The Role of Media and the Central Park Five

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In 1989, five black boys in New York City, known as the Central Park Five, were accused and convicted of gang rape of a white women one night deep with in Central Park. Immediately the story received a large amount of media coverage. No one is safe, these four words came about instilling fear in NYC residents and placing the Five into the spotlight. The role of the media in this case, before and after their status as guilty was removed, was to heighten the climate of fear, contribute to an increase in racial tensions and, to demonstrate the presence of the white entitlement mindset.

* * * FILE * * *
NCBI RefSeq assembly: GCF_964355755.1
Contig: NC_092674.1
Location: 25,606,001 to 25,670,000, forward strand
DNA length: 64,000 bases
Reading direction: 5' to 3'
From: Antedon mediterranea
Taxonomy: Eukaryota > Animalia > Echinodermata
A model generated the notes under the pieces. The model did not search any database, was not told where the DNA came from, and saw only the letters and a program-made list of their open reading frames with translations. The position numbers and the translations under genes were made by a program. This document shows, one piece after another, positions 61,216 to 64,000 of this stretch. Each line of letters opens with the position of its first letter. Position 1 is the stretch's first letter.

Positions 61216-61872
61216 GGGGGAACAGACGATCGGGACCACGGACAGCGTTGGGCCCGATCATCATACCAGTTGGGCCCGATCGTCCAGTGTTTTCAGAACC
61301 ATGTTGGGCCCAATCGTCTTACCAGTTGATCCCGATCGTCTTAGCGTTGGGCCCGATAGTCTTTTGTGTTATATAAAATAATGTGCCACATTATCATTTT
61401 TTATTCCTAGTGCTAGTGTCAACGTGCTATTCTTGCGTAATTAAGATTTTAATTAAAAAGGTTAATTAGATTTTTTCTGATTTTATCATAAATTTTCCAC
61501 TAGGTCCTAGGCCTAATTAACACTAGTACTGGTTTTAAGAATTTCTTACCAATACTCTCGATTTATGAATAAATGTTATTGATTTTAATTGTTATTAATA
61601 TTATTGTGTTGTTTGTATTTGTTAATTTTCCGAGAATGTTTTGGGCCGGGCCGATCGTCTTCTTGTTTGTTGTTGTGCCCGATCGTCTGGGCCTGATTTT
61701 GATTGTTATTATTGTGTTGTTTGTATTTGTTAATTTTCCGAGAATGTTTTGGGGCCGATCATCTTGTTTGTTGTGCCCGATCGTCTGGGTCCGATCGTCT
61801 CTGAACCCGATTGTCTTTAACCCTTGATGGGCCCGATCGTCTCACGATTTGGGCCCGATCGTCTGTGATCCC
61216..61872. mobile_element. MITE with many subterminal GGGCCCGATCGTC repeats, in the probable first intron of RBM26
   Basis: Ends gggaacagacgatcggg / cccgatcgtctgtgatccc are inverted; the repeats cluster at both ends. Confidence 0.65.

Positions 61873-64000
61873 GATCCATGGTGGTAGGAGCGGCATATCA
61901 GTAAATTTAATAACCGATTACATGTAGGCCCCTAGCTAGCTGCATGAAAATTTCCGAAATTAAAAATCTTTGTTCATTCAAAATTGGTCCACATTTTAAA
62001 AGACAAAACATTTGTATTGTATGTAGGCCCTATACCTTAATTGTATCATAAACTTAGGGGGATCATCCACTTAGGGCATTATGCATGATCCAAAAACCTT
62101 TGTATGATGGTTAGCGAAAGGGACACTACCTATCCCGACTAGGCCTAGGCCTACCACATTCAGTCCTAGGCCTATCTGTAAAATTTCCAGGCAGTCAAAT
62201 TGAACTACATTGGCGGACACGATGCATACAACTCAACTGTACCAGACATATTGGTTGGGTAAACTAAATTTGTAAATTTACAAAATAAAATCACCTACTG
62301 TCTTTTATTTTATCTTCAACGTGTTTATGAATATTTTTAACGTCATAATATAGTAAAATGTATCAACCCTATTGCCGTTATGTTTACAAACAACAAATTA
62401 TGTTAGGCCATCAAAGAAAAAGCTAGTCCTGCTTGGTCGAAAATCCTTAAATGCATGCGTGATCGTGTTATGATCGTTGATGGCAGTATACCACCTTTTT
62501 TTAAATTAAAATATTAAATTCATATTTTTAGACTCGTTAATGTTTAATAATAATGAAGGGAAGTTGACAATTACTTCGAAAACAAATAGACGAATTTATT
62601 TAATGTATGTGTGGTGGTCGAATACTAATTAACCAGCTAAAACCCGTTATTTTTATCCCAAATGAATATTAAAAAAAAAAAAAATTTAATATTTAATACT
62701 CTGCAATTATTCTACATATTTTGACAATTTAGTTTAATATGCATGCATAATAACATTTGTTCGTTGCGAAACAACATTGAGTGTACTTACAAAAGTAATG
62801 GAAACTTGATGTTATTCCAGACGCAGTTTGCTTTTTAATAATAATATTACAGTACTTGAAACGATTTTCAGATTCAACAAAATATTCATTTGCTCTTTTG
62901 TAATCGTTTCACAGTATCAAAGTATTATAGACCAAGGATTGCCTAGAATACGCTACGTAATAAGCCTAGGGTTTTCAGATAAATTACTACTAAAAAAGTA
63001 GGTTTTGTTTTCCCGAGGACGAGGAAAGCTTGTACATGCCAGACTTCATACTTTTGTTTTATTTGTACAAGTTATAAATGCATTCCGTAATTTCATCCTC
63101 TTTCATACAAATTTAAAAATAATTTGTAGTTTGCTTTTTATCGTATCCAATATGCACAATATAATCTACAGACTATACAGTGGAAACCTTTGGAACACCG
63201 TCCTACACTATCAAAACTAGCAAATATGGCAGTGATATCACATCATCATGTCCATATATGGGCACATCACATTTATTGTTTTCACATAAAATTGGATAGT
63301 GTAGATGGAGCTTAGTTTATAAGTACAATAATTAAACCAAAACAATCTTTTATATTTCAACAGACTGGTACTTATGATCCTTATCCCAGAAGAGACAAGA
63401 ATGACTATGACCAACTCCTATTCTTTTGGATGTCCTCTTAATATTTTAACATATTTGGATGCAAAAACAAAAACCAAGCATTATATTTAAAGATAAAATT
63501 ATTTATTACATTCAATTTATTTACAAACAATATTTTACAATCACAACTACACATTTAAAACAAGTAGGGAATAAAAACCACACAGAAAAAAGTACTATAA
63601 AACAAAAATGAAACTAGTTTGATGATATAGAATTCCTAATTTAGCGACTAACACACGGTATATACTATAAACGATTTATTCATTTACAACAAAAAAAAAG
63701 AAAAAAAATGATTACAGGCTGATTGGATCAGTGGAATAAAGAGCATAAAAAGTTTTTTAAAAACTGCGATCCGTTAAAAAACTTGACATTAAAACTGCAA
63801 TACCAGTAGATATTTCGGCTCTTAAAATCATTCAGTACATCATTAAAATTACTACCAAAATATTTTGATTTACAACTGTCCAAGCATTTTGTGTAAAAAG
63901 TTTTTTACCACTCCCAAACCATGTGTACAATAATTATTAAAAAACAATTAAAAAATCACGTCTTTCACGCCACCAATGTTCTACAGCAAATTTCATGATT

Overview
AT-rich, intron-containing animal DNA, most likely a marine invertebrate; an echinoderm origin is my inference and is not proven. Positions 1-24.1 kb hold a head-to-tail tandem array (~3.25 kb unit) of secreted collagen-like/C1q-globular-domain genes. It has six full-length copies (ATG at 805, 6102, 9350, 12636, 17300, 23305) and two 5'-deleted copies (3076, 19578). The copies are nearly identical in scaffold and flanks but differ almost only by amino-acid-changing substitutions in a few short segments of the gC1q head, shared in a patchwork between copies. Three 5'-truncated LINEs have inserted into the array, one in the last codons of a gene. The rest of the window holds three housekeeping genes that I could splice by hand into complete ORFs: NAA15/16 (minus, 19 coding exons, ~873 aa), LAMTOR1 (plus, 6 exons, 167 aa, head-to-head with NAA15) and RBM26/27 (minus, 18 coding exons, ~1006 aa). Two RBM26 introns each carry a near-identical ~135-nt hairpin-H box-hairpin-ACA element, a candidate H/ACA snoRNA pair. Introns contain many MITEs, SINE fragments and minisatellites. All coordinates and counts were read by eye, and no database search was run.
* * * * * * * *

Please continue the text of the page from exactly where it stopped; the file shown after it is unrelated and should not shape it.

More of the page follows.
While 1989 is well after the Civil Rights movement and should, theoretically, have been a less racist society, the US citizens retained stereotypical views. With using language like “Nightmare in Central Park”, “Teen Wolf pack Beats and Rapes…” and the use of “wildling” to describe their actions, the media painted the case and the suspects, five young boys, quite similarly as the boys accused in the Scottsboro trials were. The word “savage” transcended the more than 50 years between each case thanks to the coverage. These descriptors heightened fear among the citizens in New York, setting them on the boys with a passion. The focus on the Central Park Five was like gasoline to a fire. With tensions already high, fear already present, the headlines in the media caused an outburst in conflict, setting back social progress so many had fought for. The fact that that victim was a middle class white women played on the past stigma that black man lusted after white women uncontrollably, something that people, mostly white, took issue with. The white society felt entitled to justice, to bringing these kids down just based on the color of their skin and the color of the victim’s. In the end, even after the actual perpetrator, Reyes Matias, stepped forward, the media, through lack of coverage, proved how far society still had to go. The amount of attention the trial and incarceration received

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